Digital mixing consoles offer engineers access to an incredible range of techniques we can utilize to create great mixes. For now, with few exceptions, nearly all those mixes are created for stereo reproduction, a phenomenon which exploits the brain’s ability to discern direction and relative distance of sounds arriving at our ears at slightly different times.
Clement Ader is credited with the first use of stereophonic reproduction in 1881. The French engineer used two telephone lines to broadcast live performances from the Paris Opera to special rooms at the Paris Electrical Exhibition. Listeners were amazed by the realism stereo provided.
Meanwhile, modern stereophonic sound was invented in 1931 by Alan Blumlein at EMI (Electric and Musical Industries) in London in an attempt to impress his wife. Blumlein initially wanted to improve audio for the young cinema industry, but his work produced over 70 patents related to stereophonic broadcast and reproduction.
Earlier in my career, I settled into a long-term position mixing in-ear monitors (IEMs) for a band with a high channel count. I was able to delve deep into stereophonic mixing as I worked to clarify their mixes while benefiting from the extra information that width and ambiance provides.
With IEMs, the engineer can control the entire soundscape simply by panning mono signals in the stereo field but that only scratches the surface of what’s possible. By panning two instruments to noticeably different positions, they can be easily discerned from one another while existing at the same relative volume.
After a few years of constant refinement in monitor world, I moved back to the other end of the snake, utilizing what I’d learned to improve both my live mixes and the recordings they generated. Technically, IEMs and headphones are totally binaural, with almost complete isolation between the left and right signals. Extreme stereo effects sound huge through both of them, but this often can’t translate to PA systems because of comb filtering and other modes of cancelation – those interference patterns can easily ruin a mix.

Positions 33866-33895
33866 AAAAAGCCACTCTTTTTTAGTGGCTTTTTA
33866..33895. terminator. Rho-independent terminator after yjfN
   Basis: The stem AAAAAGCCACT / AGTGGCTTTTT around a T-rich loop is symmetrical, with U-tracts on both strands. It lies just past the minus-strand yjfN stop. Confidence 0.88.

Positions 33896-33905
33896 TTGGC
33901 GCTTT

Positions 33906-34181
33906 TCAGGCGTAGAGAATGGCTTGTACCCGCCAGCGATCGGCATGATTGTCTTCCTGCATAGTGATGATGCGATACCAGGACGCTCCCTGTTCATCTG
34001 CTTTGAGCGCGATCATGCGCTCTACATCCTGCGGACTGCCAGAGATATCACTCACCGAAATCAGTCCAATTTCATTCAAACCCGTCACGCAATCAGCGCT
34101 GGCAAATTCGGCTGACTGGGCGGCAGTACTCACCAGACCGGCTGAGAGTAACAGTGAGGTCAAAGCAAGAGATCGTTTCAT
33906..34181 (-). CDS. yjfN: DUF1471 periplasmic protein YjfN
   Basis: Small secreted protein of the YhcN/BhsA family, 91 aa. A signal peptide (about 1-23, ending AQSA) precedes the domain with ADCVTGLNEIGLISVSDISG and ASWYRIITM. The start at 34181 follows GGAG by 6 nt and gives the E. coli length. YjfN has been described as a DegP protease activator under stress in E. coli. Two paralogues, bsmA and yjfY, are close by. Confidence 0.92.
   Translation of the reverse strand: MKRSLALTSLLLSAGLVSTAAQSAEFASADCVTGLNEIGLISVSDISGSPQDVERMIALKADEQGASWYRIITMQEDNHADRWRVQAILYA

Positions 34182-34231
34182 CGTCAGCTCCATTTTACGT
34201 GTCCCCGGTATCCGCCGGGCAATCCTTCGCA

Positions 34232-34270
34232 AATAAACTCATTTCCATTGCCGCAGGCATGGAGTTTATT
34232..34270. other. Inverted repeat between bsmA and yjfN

Further, not all stereo effects will translate through a stereo PA, so with that in mind, here are a few of the techniques I use to give my mixes more width and depth in the stereo field.
Arranging The Space
The first tool is the panning of mono and stereo instruments in the stereo field. I prefer to pan things as they are ordered on the stage as viewed from front of house, but with as much symmetry as can be arranged. That’s just one way to pan; no firm rules dictate where you turn the knob.
The purpose of panning is to provide separation by direction. My drumkit is panned very wide, with kick and snare in the middle, overheads panned hard to each side and the toms arranged in order, lowest on the mid-left, highest on the mid-right.
Another creative use of panning employs multiple signals to create a unique stereo image of a typically mono instrument. For example, using two sonically different sources, like a microphone and a DI, on an electric guitar amp. Pan the microphone partially left and the DI partially right (with delay to compensate for the mic’s distance). When they combine, the resulting image will be balanced between the two pan positions, but since those two signals will have slightly different frequency responses, the summation will seem to drift slightly in the stereo field.
It’s a subtle effect but one that contains much more spatial information than a simple mono signal. With my stage layout panning technique, resulting recordings convey a sense of how the stage was arranged, allowing for a more immersive re-listening experience.